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What really happens after a false confession?

On Behalf of | Feb 9, 2018 | Criminal Defense |

Whether it is widespread news stories, popular documentaries or simply a changing society, wrongful accusations have received significant attention in recent years. Yet for those behind bars, a criminal charge can come with dire consequences. It can be devastating to find that, all because of one false confession, the future is on the line. With this aspect in mind, it is easy to see why many Ohio residents who are victims to the external pressures of such confessions may decide to take legal action.

According to a report last June from Cleveland News, those who are wrongly convicted of serious crimes such as murder could see a brighter light at the end of the tunnel. A new provision in the state budget bill sought to better the system in which ex-inmates receive compensation for being wrongfully imprisoned. Although certain criticism has warned against the state’s expansive wrongful imprisonment law that could cost Ohio millions, supporters of the bill sought justice for those who are behind bars without reason. A former presented barrier — that ex-inmates will not face charges for any act associated with the wrongful conviction in the future — could see its demise under the new provision. Cleveland News adds that ex-inmates would see an increase from the current $52,625 payout for each year of wrongful imprisonment.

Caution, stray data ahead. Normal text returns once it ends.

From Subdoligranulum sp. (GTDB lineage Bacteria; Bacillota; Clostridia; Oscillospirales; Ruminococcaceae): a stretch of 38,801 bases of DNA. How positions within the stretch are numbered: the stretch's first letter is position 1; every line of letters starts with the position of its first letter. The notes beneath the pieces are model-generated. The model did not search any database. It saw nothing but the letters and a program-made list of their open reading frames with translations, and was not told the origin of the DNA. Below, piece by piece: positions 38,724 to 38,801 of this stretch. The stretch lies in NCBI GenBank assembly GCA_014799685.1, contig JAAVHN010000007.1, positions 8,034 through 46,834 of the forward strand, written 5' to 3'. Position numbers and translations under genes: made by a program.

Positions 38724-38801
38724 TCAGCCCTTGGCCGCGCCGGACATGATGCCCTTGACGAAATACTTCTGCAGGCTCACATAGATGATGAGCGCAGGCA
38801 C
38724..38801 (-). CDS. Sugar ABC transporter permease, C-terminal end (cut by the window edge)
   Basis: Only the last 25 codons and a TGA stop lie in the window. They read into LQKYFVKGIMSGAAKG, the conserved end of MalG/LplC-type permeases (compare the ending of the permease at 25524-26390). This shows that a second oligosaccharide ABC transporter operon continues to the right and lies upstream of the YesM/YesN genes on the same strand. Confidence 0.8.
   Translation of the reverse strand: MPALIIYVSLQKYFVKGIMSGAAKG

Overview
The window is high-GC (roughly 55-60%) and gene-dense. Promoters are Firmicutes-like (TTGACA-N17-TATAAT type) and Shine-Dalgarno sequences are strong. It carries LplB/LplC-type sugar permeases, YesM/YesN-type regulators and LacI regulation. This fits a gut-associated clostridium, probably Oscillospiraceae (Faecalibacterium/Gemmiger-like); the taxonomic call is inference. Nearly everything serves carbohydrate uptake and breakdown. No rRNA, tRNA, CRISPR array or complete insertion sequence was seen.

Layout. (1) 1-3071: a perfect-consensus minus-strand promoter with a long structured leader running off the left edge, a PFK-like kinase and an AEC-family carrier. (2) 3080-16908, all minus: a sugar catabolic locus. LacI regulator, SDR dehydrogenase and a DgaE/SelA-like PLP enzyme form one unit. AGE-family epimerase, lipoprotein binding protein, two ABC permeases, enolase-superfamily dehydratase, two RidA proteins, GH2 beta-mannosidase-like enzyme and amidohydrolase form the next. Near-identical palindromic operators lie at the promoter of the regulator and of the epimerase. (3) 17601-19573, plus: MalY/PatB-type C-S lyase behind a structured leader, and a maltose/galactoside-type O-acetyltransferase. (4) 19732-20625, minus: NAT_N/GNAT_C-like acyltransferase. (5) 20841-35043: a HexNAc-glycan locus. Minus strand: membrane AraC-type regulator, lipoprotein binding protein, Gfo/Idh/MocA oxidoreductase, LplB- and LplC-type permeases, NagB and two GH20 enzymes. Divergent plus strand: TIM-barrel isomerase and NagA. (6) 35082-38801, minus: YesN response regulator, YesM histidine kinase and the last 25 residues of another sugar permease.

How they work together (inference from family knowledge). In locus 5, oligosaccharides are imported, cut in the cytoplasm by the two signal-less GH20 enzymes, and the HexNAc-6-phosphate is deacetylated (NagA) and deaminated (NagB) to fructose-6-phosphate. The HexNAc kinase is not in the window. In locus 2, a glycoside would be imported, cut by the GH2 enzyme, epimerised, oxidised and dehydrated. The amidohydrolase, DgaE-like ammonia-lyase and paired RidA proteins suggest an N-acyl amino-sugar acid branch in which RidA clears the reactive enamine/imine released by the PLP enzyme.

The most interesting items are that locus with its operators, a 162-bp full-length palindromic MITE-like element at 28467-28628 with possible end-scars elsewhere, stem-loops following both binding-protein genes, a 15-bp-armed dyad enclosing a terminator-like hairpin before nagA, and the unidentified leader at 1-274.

Ohio has seen improvements regarding its wrongful imprisonment laws, as the Ohio Senate announced the introduction of the updated wrongful imprisonment bill just weeks ago. While these plans reach fruition, the Innocence Project considers some common reasons innocent people falsely confess to crimes. The Project notes that many people in these situations feel pressure to comply with law enforcement, especially when repeated attempts to maintain innocence have failed. Some factors that can lead up to a false confession include, but are not limited to: diminished capacity, ignorance of the law, intoxication, fear of violence and coercion. One solution that has proved successful in the past is that of recorded interrogations. These taped confessions can open windows for hope when all other doors appear closed.    







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